This review retrospectively assessed 28 patients who progressed on first line FOLFIRINOX and treated with nab-paclitaxel and gemcitabine combination at Yale Cancer Center (New Haven, CT, USA) between Dec. 2011 and Dec. 2013. Most of the patients received 6 months of FOLFIRINOX chemotherapy. The study included mostly advanced pancreatic cancer but also included 5 patients with locally advanced pancreatic cancer. There were 5 patients who had partial response and 8 patients who had stable disease for at least 7 weeks. Median time to treatment failure (TTF) was 12 weeks and median overall survival was 23 weeks [13]. However, in these heavily pre-treated patients, the dose intensity of nab-paclitaxel was only 56.9% and 63.5% for gemcitabine. Grade 3 or greater hematologic toxicities included neutropenia (17%), anemia (26%), and thrombocytopenia (26%).

Reinitiating Nab-Paclitaxel Plus Gemcitabine in Patients with Advanced Pancreatic Cancer (Abstract #381 [14])

The small series examined nine patients with advanced pancreatic cancer who were retreated with nab-paclitaxel and gemcitabine combination. The median time between treatments of nabpaclitaxel plus gemcitabine was 7.6 months. 5-FUbased chemotherapy was the most commonly used regimen between treatments [14]. Five of the nine patients received repeat nab-paclitaxel plus gemcitabine more than 6 months after their initial nab-paclitaxel/gemcitabine regimen and four of the nine received repeat nab-paclitaxel plus gemcitabine less than 6 months after their initial treatment. The disease control rate seen for the second treatment with nab-paclitaxel plus gemcitabine was 44% (four of nine patients). Three of nine patients (33%) had treatment a third time with nab-paclitaxel plus gemcitabine, with 2 of 3 of these patients having disease control. In limited number of patients retreatment of nab-paclitaxel plus gemcitabine therapy seems feasible.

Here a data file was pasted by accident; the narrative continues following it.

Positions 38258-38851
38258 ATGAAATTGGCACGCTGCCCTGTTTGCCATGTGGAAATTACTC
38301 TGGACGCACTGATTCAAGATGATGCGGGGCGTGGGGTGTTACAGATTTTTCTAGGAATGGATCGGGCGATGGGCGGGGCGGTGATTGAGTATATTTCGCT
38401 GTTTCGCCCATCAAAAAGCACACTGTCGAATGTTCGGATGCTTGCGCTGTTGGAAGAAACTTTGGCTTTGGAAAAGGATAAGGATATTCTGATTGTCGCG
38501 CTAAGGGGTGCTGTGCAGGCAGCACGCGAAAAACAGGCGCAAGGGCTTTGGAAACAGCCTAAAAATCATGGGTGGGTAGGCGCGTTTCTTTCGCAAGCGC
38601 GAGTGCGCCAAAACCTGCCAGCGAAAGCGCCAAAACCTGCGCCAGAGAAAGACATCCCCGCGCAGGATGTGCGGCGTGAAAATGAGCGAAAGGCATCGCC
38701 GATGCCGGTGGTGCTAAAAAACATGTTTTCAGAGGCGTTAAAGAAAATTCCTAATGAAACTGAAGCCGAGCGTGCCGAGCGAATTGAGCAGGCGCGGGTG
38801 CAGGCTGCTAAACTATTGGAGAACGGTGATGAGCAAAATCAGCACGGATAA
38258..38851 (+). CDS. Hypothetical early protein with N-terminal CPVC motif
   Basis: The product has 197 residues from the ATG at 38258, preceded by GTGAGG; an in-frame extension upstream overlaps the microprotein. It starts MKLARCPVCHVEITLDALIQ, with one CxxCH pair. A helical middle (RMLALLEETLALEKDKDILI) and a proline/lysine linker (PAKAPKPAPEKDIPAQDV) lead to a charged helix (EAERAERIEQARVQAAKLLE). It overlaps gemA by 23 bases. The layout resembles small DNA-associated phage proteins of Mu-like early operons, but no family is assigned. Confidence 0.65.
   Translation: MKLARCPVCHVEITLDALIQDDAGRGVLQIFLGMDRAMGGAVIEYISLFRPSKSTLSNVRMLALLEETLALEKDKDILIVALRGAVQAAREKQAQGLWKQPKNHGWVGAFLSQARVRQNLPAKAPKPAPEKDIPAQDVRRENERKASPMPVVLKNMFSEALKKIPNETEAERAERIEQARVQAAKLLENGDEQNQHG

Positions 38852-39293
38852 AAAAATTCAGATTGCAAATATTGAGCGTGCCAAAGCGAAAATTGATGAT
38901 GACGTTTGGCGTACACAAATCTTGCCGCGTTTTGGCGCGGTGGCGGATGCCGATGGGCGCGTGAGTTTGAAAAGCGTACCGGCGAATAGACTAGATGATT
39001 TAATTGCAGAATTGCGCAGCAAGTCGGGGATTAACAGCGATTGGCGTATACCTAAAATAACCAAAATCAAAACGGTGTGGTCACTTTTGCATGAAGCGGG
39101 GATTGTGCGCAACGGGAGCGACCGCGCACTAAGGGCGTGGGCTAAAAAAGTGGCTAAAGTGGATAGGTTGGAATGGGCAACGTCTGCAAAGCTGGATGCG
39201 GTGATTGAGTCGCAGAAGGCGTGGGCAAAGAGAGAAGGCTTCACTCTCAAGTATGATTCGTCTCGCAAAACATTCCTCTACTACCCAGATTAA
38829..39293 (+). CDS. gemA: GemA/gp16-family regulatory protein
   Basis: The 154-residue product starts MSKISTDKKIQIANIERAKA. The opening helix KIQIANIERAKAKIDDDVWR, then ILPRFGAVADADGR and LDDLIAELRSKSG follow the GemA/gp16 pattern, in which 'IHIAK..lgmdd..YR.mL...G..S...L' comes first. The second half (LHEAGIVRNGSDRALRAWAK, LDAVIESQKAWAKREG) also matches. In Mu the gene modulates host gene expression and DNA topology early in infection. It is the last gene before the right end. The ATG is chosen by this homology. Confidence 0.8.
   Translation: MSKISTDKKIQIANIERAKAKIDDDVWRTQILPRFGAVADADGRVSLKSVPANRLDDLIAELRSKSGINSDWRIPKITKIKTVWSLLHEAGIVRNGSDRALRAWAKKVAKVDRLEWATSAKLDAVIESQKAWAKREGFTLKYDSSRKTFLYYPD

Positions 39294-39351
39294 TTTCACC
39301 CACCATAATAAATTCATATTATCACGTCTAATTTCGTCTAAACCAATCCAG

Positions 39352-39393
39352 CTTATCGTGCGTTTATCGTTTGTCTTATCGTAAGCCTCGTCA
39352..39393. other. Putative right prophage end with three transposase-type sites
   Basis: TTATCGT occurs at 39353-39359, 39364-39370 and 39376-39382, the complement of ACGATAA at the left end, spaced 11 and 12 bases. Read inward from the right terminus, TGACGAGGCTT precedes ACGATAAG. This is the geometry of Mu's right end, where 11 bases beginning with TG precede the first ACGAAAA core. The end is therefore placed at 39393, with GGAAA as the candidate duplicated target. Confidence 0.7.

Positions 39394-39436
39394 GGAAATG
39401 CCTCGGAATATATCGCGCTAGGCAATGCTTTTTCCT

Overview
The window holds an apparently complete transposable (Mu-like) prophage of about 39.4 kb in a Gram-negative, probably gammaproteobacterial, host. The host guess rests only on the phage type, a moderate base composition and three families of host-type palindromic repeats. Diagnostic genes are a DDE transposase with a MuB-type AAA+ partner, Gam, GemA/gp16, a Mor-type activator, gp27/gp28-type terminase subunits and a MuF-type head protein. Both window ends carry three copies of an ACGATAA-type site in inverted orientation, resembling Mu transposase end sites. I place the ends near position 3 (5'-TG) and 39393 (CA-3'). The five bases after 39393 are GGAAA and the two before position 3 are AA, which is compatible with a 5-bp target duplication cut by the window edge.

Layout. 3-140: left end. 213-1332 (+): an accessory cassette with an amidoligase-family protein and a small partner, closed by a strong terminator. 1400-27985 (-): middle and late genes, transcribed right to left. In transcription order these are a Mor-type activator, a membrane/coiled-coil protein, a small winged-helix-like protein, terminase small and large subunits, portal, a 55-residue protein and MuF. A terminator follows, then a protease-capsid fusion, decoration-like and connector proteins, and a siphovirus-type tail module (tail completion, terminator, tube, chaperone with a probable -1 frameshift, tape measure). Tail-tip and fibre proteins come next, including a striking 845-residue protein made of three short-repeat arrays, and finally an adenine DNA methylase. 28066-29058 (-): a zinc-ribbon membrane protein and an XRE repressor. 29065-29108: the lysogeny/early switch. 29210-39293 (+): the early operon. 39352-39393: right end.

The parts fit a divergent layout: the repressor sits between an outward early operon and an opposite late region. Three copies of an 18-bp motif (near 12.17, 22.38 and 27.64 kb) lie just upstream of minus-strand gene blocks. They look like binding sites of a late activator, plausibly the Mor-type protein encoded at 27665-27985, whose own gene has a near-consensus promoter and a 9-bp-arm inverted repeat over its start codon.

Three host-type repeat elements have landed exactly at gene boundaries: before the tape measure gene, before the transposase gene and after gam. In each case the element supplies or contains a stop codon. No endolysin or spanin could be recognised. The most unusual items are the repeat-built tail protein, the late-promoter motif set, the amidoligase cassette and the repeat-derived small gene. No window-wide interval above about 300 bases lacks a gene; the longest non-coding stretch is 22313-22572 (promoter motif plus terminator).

Survival Benefit of Second-Line Chemotherapy in Advanced Pancreatic Adenocarcinoma: A Systematic Review of the Literature (Abstract #296 [15])

This abstract explored the current literature on patients receiving first and second line chemotherapy in clinical trials. Twenty first line clinical trials with 42 treatment arms with total of 5,768 patients were analyzed. Overall survival was positively correlated with use of second-line chemotherapy (r=0.65; P=0.012). Sixty-one secondline studies were identified with total of 2,562 patients in 66 treatment arms. Combination treatment was associated with an improved response rate (P=0.045) and progression free survival (P=0.024) when compared to single agent therapy. In this exploratory analysis, these data suggest that there is a small benefit of second-line chemotherapy in pancreatic cancer [15].


Pancreatic cancer carcinogenesis involve abnormal expression of Pdx1, hedgehog signaling, K-ras oncogenes and aberration of tumor suppressor genes like p16, p53, and DPC4 [16]. These pathways are fed-forward by frequently cited mutations and aberrant expression of the DNA sequences with many redundant pathways. Therefore the use of single agent targeted therapy will most likely not be effective in pancreatic cancer. Although ganetespib (hsp90 inhibitor) may regulate EGFR, IGF-1_R, cmet and several other pathways, single agent hsp inhibition did not have clinical activity in pancreatic cancer as presented in Abstract #297 [11].